Out & About …

… on the North York Moors, or wherever I happen to be.

Month: October 2020

  • The Hunter’s Blue Moon

    The Hunter’s Blue Moon

    Well, I just had to post this. I won’t get another chance for two decades. The second full moon of the month, so it’s a blue moon, it’s October so it’s a Hunter’s Moon and it’s Halloween. The last time these three lunar phenomena coincided was 1944. So a rare occurrence indeed. And it’s a…

  • A bullfinch sky over Roseberry

    A bullfinch sky over Roseberry

    Perhaps not the best of sunsets but the crepuscule has always been a magical time. Throughout the millennia, man must have gazed upon the mesmerizing sky, reflecting on the day gone and the morrow to come. In Norfolk, a red-hued sunset was called a ‘bullfinch sky‘. I like that phrase but is it red enough…

  • Kalsarik√§nnit

    Kalsarikännit

    A Finnish word for that feeling you have when you spend the evening getting drunk at home alone in your underwear, with no intention of going out. The word came to me when this afternoon when I was so attired, log fire blazing away. The beer came later. I had returned home tired and weary…

  • Leven Falls

    Leven Falls

    In search of the “Leven Falls” somewhere downstream of Hutton Rudby. I recall reading of its existence in at least one guide book to Cleveland. Apparently, it was a popular Edwardian picnic spot. The falls are located just a few hundred metres downstream from Foxton Bridge, a crossing of the Leven which I have done…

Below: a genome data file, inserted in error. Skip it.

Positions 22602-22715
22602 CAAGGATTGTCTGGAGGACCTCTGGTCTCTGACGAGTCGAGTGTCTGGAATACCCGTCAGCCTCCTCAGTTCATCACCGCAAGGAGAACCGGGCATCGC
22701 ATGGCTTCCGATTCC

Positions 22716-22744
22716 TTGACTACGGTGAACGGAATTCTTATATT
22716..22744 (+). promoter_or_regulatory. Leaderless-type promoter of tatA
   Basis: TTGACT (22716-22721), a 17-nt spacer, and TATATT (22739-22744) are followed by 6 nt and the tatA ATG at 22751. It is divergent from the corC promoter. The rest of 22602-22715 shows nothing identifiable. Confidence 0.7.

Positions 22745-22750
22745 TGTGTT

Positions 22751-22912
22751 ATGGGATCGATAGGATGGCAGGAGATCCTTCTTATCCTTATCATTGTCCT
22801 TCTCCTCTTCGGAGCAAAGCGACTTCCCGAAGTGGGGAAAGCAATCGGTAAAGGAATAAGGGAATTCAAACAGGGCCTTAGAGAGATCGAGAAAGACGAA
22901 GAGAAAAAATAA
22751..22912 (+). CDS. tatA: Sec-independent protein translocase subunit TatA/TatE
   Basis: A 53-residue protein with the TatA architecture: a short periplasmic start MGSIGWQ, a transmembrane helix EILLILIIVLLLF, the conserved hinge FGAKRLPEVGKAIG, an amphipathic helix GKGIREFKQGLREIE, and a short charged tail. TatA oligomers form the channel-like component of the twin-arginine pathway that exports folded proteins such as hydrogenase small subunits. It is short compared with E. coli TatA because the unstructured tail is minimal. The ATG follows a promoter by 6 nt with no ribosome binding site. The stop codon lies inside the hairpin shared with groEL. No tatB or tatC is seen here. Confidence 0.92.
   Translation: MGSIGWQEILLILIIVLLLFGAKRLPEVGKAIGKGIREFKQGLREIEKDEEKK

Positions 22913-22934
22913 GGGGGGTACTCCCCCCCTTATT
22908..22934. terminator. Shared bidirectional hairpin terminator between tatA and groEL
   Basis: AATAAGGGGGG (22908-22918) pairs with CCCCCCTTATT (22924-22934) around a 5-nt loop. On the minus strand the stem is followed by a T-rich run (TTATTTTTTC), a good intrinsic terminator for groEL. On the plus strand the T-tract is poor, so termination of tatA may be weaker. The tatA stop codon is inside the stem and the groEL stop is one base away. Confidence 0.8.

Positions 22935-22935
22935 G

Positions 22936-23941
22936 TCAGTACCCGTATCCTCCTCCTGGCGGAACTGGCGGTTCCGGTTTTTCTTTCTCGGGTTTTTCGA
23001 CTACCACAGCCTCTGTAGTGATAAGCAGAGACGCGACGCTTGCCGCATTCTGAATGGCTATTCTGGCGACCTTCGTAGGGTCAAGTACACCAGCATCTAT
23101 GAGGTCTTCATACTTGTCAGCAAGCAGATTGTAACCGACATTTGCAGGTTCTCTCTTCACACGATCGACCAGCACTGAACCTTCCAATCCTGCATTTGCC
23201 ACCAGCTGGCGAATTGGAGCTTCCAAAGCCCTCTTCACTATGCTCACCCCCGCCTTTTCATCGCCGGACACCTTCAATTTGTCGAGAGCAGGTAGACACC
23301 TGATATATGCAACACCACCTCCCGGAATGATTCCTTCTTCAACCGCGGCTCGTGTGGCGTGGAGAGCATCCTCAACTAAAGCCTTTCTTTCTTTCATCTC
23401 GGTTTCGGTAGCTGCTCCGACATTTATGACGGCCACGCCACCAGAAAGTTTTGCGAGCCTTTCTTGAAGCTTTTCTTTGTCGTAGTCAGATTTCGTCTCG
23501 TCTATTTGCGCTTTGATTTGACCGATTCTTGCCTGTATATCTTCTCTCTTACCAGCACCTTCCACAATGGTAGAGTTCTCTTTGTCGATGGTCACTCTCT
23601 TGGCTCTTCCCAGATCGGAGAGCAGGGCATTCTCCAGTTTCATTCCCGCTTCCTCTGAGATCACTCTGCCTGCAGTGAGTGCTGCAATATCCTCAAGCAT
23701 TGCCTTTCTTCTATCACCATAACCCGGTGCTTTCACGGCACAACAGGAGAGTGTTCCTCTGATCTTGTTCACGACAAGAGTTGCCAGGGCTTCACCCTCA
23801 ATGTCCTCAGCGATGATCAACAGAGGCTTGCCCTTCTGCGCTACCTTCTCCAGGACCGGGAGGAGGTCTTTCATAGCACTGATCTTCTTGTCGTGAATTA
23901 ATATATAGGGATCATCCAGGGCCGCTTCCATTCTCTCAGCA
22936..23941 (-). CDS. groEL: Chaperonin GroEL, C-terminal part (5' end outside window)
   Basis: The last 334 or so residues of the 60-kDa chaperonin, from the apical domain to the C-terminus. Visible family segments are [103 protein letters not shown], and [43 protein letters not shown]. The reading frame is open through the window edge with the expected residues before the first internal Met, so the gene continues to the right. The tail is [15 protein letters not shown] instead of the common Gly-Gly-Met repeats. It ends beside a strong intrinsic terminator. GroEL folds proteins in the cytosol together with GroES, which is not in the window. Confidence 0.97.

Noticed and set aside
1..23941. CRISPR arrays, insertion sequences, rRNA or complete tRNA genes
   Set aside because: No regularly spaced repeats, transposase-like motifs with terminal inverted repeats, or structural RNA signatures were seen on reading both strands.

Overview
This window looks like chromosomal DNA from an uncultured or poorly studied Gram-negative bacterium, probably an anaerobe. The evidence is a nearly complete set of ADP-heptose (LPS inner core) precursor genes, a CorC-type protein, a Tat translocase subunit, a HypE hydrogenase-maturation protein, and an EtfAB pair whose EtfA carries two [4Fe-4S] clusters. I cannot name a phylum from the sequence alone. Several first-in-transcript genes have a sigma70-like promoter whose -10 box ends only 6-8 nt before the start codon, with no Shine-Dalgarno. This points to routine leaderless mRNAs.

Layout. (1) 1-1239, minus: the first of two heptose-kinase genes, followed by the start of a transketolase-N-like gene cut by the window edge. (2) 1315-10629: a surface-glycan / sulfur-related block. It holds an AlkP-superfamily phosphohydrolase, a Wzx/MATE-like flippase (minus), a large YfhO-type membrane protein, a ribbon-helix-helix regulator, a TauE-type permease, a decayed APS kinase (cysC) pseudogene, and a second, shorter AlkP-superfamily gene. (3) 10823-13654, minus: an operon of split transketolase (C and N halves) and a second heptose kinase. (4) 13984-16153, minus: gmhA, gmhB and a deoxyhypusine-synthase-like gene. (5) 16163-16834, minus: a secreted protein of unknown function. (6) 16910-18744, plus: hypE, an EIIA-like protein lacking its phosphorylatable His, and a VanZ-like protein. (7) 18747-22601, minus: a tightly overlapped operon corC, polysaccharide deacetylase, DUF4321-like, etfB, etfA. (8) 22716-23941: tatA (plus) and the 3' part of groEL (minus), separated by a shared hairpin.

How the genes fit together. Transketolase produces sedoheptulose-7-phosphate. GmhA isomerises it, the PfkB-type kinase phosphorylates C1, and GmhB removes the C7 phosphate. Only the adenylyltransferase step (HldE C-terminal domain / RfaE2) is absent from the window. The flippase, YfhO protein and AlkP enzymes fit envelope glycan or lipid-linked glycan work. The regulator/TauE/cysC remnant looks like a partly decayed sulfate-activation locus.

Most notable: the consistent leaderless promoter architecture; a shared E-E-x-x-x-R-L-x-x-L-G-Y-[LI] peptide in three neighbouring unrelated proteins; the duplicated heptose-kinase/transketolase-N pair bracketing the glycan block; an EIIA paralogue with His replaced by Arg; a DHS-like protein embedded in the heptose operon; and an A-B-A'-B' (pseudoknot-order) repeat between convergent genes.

• Lonsdale

    Lonsdale

    I had a vague plan to run around the head of Lonsdale to Percy Cross but surveying the dale from Lonsdale quarry I remembered that I used to often follow a route crossing the valley by keeping upside of the moor wall. Those were the days when I rarely stuck to paths. On the descent…

  • Old Meggison

    Old Meggison

    I’ve heard that some new fencing has been erected at Old Meggison on the River Leven. So that was a good enough excuse for me to head over to Kildale Woods for a wander. Old Meggison is a lovely waterfall, accessed by a “Concessionary Footpath” which is awaiting the confirmation of an order to upgrade…

  • A changing pastoral scene

    A changing pastoral scene

    We are all familiar with flocks of sheep grazing on the hills and moors. They were first introduced by the Romans and we are now by far the largest sheep and lamb producer in the EU with a quarter of the total flock. We have 14 million breeding ewes here in the UK which last…

  • Staithes and Cowbar Nab

    Staithes and Cowbar Nab

    A view east from Boulby Bank. The sea looks quite benign from this height but beyond the lee of the cliffs the westerly winds were whipping up the white horses. It was much worse on this day in 1885, 135 years ago, when the North Sea coast was battered by a severe storm. Whitby, just…

  • Burton Howe

    Burton Howe

    The largest of four tumuli on a low knoll on the long ridge of Ingleby Moor. The other three are 60m to the north. It’s tempting to assume the name derives from the Old Norse ‚ÄėBotn‚Äô meaning a hollow, as does the name of the hamlet of Greenhow Botton which it overlooks. Burton Howe is…

  • Stanch Bullen and Round Hill

    Stanch Bullen and Round Hill

    I’ve always thought this was Fairy Cross Plain but that is not strictly correct. That name belongs to the col just off to the right, where Little Fryup Dale becomes Great Fryup Dale, where the myth persisted through the centuries as the home of elves and fairies. The small rounded knoll has a more descriptive…